BELGRADE – Following the lifting of sanctions, Europe has helped Iran boost its energy exports, Narsi Ghorban, Secretary to the Environment and Energy Commission of the International Chamber of Commerce (ICC) in Iran, told New Europe.
“After the sanctions were removed the Iranian export increased over 1 million barrels per day,” he said on the sidelines of the 10th SE Europe Energy Dialogue by IENE in Belgrade on June 13. “Europe was a major factor in this increase. Lifting by European energy companies and traders started and increased overtime to make this possible,” he added.
According to Ghorban, gas export to Europe has been one of Iran’s aims since 1975 where IGAT II (Iran Gas Trunkline) was designed and constructed to export 30 billion cubic metres per year to Europe.
“The revolution, war with Iraq and other events changed this project to supply local demand. The idea of gas to Europe via Turkey or through the Mediterranean from Syria – before the Syrian War – was contemplated but nothing has been done,” Ghorban said, adding that this was partly due to the fact that Iran had shortage of gas in wintertime.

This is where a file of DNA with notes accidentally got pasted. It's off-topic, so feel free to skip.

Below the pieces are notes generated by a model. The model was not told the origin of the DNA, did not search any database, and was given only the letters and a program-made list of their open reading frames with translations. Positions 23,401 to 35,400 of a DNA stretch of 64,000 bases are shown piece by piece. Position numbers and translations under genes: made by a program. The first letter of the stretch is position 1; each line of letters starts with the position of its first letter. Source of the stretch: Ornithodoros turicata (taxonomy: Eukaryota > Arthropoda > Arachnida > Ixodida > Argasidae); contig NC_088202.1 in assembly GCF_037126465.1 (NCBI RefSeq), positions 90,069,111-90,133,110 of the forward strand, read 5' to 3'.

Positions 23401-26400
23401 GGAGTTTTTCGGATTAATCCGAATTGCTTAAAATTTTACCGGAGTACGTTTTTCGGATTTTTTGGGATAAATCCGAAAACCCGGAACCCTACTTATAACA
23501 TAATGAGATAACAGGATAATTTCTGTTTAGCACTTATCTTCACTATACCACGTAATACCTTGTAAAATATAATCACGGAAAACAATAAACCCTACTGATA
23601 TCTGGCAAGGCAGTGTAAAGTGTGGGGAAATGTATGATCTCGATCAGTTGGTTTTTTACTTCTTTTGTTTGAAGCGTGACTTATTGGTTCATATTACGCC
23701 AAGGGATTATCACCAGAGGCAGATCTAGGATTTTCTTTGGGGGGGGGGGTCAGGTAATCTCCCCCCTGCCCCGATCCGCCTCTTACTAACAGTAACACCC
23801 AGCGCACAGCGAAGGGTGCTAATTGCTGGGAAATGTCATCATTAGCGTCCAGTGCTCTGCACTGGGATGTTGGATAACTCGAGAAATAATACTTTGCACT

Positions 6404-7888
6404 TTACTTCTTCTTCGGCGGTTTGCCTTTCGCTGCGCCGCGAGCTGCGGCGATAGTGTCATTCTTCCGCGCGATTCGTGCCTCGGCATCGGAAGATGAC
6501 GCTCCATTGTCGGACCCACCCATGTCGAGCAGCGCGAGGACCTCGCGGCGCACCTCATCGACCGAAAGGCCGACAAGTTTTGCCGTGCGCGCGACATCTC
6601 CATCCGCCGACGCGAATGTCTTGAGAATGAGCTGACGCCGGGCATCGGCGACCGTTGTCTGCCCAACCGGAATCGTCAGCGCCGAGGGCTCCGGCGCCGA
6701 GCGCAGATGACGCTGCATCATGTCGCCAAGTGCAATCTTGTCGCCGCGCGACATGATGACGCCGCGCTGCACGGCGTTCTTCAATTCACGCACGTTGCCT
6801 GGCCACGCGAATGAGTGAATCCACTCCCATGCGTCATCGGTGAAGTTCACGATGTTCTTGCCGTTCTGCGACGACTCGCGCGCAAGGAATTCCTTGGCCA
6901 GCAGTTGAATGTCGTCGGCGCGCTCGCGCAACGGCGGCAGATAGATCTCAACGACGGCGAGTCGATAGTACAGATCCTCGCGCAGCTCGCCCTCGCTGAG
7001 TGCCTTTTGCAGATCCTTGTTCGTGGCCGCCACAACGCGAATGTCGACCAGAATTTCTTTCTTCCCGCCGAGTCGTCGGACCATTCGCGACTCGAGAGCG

“Today the local demand is not increasing as fact as the gas development are happening. There will be around 50 billion cubic metres per year of gas available for export in the coming five years. Around 9 billion cubic metres per year will go to Iraq. Pakistan, India and Europe may be on the agenda and also LNG (liquefied natural gas) export,” Ghorban said.
He noted that the idea of exporting electricity instead of gas is increasingly discussed in Iran. “This is due to changes in the price of oil on which the price of gas is determined. And also on the heavy investment in pipeline needed which its economics is uncertain especially as reliance on Turkey as a transit route is politically questioned,” he said.
“An alternative is a European consortium that invests in the pipeline in Iran and Turkey, get the gas at certain agreed price and the responsible for transport and marketing and above all the security of the operation. A very unlikely scenario,” Ghorban said.
Meanwhile, Independent Energy Consultant Yardakul Yigitguden, former coordinator of OSCE Economic and Environmental Activities, Turkey, told New Europe on the sidelines of the IENE conference that Iran is a huge energy producer country. “Till now they had problems to promote foreign investment or increase the production, and I’m sure in the future Iran will be a major supplier, he said.
US President Donald Trump has criticised a nuclear deal struck in 2015 between Tehran and a group of major powers including the Obama administration, calling it the “worst deal ever”.
Asked if the Trump card could jeopardise the Iranian nuclear deal with the West, Ghorban said, “Trump card is a shadow over all West Asia and more over Iran. No wise company would invest unless US policy is determined of have a direction”.